Although the argument against lying and/or withholding the truth from patients may seem like the morally obvious thing to do, there are arguments that claim that lying and/or withholding the truth should be permissible in some cases. First, one may say that Mr. Simpson is not capable of making competent decisions about his health because of his age. As individuals age, their cognitive functions typically decline. Older adults may develop Dementia, Alzheimer’s, or other cognitive disorders that limit their ability to make rational decisions concerning their health. In such cases, some would argue that medical providers and/or family members have the right or consent to withhold the truth from patients if and only if the information that’s being withheld does no harm to the patient.
While the previous argument may hold truth in some cases, Mr. Simpson’s scenario clearly states that he is in “fairly good physical health” aside from weakened lungs. There is no indication that Mr. Simpson is nonautonomous, someone who has the inability to make autonomous decisions on his or her own behalf. Regardless of an individuals age, respect for his or her autonomy should always be taken in consideration. Family members and medical providers have a moral obligation to respect and respond to the needs of patients as they arise. In other words, “individuals should do unto others as they would have them do unto them”.
Another argument that can be possibly made for lying and/or withholding the truth from patients is that telling the truth could possibly do more harm than good. Some providers may lie or withhold the truth about a patient’s illness/condition in hopes of the patient getting better. According to Vaughn (2013), it was once speculated that patients with serious/terminal illness benefited from their provider withholding the truth about their condition. Withholding the truth or lying in this case would have been considered justifiable because the provider would have been “protecting” or “shielding” the patient from anxiety or worry about his or her condition (p. 154).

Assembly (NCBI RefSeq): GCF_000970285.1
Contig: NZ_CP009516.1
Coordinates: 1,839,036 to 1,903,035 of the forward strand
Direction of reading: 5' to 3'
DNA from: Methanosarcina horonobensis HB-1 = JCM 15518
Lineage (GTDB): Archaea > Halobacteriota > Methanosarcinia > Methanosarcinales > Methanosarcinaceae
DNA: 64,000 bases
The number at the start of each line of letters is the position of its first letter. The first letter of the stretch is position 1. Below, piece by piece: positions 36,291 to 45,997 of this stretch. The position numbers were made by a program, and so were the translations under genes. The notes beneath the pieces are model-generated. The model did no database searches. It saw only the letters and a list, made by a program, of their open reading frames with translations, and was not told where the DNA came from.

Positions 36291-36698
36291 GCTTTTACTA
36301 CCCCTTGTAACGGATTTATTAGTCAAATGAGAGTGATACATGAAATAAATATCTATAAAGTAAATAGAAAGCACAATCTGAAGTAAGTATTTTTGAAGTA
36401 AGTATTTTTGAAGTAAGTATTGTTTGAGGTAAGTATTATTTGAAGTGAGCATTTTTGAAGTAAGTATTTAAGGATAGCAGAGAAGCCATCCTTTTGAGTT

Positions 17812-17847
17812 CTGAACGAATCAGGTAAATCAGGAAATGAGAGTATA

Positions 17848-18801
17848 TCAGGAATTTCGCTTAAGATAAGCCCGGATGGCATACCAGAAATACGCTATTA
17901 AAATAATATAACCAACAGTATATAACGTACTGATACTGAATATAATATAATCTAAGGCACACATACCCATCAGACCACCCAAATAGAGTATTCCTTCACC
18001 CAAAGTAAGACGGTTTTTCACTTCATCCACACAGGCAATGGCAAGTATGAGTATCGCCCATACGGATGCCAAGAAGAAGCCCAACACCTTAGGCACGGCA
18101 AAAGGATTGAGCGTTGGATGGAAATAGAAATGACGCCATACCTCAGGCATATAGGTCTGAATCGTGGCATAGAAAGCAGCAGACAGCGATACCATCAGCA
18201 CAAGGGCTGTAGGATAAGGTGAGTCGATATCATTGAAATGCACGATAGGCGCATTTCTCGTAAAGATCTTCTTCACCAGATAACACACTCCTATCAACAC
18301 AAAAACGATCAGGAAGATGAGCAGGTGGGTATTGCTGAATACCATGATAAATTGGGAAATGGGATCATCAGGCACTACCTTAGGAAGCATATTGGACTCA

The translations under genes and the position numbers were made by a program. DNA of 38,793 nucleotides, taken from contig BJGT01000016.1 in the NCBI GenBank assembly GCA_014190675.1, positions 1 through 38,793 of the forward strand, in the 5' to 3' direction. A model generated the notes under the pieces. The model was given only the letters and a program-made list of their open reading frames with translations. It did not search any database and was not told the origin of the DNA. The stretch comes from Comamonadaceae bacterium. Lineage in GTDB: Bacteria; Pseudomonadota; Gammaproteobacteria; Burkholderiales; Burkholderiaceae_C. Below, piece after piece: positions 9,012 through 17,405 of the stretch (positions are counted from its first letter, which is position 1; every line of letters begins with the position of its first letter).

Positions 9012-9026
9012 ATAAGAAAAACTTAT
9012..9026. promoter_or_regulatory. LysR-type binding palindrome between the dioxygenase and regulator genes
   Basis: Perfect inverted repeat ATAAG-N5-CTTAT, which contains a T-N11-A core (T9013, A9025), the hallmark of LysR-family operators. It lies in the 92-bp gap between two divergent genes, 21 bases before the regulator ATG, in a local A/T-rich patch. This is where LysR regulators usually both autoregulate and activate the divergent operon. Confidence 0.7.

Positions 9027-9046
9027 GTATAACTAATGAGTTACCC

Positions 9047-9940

Granting the previous argument is plausible, trying to “protect” or “shield” patients from anxiety or worry still does not give providers the right to override one’s ability to make rational decisions about his or her care. In fact, according to Kant, “the act of lying [can possibly] cause injury”…For [a lie] always injures another; if not another individual, yet mankind generally, since it vitiates the source of justice” (Kant, 1909, as cited in Vaughn 2013, p. 147). In other words, there should never be a reason for anyone to lie or withhold the truth, regardless of the situation or outcome. Individuals, especially medical providers, have a moral duty to honest, open, and transparent about a patient’s health whether positive or negative.
Lying should always be proceeded with a level of caution and concern in all aspects of one’s life especially in a medical setting. A lie can diminish any type of trust, rapport, and/or credibility that a patient relies on when seeking medical advice or guidance. If medical providers accept lying as an acceptable way of overriding a patient’s decisions, informed consent should become a thing of the past. Withholding the truth or lying in a medical setting should be avoided if possible and without judgement. Any instances in which medical providers refuse to fully inform their patients of treatment should be questioned because a patient’s life and personal decisions are more important than those of the doctor or the patient’s family. Based on the arguments against and for lying or withholding the truth from patients, it can be concluded that an individual’s right to decide is more important than the decisions of medical providers and family members. Although the patient expresses the desire to live, it is ultimately his choice to refuse getting the flu shot regardless of the benefits he has been made aware of. Therefore, in Mr. Simpson’s case, doctors should adhere to the patient’s decision to refuse the flu shot because it would be the most ethical and morally right thing to do.